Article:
What stays the same, however, are the personality traits and acquired attitudes that add up to the combative, roguish, outsider approach that makes him anathema to people inside the system and attractive to those who feel they’ve been excluded from it.

A big part of that renegade personality is Trump’s willingness — no, his eagerness — to slam and destroy anyone he perceives as an attacker.

“It is 100 percent deliberate,” Res said. “He’s trying to scare whoever is coming after him. He always believed no one could touch him because he’d attack them publicly.”

Trump and his businesses filed more than 1,900 lawsuits over the course of three decades before he entered politics. He sued people who questioned his wealth or even his taste. He once filed a $500 million defamation suit against a Chicago Tribune critic who had described his Trump Tower on New York’s Fifth Avenue as a “kitschy shopping atrium of blinding flamboyance.” A judge dismissed the complaint.

As a child, Trump got into trouble so often that his father finally put his foot down. According to Washington Post interviews with Trump’s childhood friends in 2016, the last straw was Fred Trump’s discovery that Donald and his friend Peter Brant had secretly been sneaking across the bridge from their Queens home to Manhattan on Saturdays. Hungry for autonomy, the boys explored Central Park, gawked at Times Square panhandlers and savored egg creams at diners. They went to see “West Side Story” on Broadway; inspired by its portrayal of street gangs, they cooked up a game they called “Land,” in which they traded turns throwing switchblades into the ground and twisting their bodies to mimic the knives’ flight paths.

When Fred Trump found out about the knives, Donald admitted nothing, maintaining his innocence. The father decided his son needed a radical change. He pulled Donald, then in eighth grade, out of his Queens private school and shipped him off to New York Military Academy, a boarding school near West Point known for strict discipline.

By 1973, when Trump, then 27, crossed the bridge into Manhattan to launch his own real estate business, beyond the outer-borough limits of his father’s realty empire, he was eager to join a higher social echelon. He joined Le Club, a members-only nightspot frequented by social climbers and political and business leaders. There, he met Cohn, a storied figure in New York who had prosecuted Julius and Ethel Rosenberg as Soviet spies and served as Sen. Joseph McCarthy’s right-hand man during the anti-communist witch hunts of the 1950s.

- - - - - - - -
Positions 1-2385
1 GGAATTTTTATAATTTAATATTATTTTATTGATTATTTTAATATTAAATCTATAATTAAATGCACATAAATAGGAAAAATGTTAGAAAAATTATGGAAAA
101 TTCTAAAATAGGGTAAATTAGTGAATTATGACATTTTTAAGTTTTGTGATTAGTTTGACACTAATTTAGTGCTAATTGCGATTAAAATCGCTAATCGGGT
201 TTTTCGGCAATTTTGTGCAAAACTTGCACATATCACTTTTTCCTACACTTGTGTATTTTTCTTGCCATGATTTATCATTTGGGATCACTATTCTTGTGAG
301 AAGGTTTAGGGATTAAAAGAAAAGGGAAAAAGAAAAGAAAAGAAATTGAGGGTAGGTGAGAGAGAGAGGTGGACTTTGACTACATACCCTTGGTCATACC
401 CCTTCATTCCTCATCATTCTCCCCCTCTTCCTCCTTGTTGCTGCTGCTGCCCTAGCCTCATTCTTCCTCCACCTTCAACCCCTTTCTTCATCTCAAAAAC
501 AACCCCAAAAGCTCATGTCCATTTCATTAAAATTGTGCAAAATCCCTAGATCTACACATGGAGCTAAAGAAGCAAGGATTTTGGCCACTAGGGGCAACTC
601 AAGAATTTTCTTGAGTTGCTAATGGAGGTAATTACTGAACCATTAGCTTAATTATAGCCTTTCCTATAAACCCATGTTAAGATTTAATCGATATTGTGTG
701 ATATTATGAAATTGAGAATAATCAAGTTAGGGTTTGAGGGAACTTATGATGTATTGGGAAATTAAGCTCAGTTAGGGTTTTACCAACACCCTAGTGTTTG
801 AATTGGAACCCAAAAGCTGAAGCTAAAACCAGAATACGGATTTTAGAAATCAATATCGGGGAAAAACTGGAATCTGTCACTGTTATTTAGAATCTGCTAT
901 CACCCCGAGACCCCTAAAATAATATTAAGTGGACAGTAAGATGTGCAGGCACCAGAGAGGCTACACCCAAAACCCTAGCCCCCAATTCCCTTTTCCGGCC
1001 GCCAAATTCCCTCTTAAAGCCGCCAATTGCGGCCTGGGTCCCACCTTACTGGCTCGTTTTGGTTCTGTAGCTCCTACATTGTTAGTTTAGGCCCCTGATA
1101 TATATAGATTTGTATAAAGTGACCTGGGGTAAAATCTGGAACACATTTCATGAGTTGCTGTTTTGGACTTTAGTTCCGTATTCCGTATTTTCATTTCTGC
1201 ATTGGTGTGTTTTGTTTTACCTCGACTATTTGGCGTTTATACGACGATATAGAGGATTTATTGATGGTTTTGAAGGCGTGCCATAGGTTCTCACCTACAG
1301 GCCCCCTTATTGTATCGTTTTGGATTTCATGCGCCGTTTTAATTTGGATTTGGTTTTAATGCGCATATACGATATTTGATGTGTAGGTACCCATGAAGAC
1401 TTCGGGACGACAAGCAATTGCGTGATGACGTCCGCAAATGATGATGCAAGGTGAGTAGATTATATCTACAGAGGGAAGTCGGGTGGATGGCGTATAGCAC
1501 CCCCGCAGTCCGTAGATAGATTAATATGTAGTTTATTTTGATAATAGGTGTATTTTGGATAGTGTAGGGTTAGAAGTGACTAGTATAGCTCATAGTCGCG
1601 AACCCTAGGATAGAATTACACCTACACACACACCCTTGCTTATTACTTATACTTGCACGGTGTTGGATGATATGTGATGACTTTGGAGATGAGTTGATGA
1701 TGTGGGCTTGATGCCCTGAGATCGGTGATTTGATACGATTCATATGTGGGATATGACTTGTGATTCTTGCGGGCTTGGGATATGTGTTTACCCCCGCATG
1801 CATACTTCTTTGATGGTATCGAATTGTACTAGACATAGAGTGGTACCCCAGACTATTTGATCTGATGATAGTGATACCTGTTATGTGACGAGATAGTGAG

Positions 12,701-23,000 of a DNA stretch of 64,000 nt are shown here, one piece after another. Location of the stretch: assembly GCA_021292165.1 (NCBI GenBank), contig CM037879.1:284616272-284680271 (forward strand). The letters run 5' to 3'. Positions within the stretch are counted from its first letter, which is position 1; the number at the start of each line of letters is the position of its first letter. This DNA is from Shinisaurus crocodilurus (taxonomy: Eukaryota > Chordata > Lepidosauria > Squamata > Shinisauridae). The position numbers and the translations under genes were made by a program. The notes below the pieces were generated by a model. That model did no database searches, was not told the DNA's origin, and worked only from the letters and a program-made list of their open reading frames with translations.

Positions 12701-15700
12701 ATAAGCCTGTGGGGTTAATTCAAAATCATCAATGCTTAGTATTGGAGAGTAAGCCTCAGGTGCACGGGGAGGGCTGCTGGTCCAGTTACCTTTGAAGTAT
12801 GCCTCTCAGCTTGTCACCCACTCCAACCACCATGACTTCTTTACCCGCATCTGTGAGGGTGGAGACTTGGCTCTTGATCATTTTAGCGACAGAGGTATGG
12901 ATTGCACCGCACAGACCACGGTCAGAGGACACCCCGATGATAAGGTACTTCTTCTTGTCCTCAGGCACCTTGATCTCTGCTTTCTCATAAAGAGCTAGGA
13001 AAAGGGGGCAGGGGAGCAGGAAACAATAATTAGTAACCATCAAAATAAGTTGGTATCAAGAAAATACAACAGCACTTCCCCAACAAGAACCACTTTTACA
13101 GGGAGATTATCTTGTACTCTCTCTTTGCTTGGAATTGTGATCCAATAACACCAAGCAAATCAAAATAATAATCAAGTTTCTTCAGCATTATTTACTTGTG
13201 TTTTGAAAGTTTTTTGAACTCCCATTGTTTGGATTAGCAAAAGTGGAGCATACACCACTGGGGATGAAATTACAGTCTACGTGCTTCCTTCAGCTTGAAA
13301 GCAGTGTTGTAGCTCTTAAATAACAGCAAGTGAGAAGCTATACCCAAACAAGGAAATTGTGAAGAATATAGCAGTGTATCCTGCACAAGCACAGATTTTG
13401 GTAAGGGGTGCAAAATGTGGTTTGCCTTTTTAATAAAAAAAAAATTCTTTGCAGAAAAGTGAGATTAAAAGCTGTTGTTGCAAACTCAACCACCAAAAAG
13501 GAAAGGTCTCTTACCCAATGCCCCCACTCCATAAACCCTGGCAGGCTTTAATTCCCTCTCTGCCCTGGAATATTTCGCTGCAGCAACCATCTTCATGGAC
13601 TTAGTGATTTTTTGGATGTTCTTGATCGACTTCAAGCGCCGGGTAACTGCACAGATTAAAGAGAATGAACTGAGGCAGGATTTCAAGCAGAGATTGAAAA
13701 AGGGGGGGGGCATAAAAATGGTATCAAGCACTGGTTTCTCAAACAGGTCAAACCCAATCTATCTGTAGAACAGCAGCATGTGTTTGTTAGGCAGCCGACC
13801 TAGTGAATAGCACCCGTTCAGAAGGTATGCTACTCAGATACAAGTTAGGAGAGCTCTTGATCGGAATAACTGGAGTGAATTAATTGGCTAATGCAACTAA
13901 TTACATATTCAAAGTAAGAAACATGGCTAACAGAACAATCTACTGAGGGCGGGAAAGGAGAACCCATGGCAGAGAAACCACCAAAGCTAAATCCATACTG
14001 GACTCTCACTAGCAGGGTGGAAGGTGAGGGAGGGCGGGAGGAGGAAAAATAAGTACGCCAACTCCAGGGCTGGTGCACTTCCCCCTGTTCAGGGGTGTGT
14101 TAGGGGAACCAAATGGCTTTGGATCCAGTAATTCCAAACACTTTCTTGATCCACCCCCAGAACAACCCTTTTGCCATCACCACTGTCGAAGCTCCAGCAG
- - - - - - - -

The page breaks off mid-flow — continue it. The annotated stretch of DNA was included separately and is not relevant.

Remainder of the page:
Cohn took a shine to Trump, who sought the older man’s counsel: Federal prosecutors had filed a racial discrimination suit against the Trumps, and Donald wanted to know if he and his father should take the government’s offer to admit wrongdoing and settle the case.

No way, Cohn advised. “Tell them to go to hell and fight the thing in court,” he said — and counterattack with bias accusations against the prosecutor who was handling the case, and then countersue the Justice Department. The advice, which Trump recounted in his book, “The Art of the Deal,” reminded Trump of his father’s admonitions throughout his childhood to never retreat, to hit back harder than you’ve been hit, and above all, to never be a loser.

Trump did as Cohn suggested and still was forced to settle with the government. But he came to depend on Cohn — for legal advice and for the tactics that would from then on define Trump’s approach to business: Never admit fault. Never express regret. When criticized, hit back 10 times as hard. Use the news media to attack and thereby build your personal brand.

Trump saw from even before his 2016 campaign began that social media had helped segregate the nation into cultural camps. As a candidate, Trump blasted the country with a torrent of frustration and hate — the kind of angry talk that many people had only spewed anonymously or among close friends and relatives.

Trump’s impulsiveness, quickness to hit back when criticized and tendency to lash out at enemies morphed into a verbal barrage that proved to be catnip to voters who scanned the political landscape and saw in other leaders only inauthenticity and inaction.

In the 2016 election, Trump sensed that his outrageous behavior and readiness to fight back cemented his reputation — honed for many Americans on his reality TV show, “The Apprentice” — as a decisive truthteller who gets things done. He had spent almost 40 years cultivating an image as a guy so rich, so enamored of himself, so audacious and unpredictable that he would take action no matter what the powers that be said.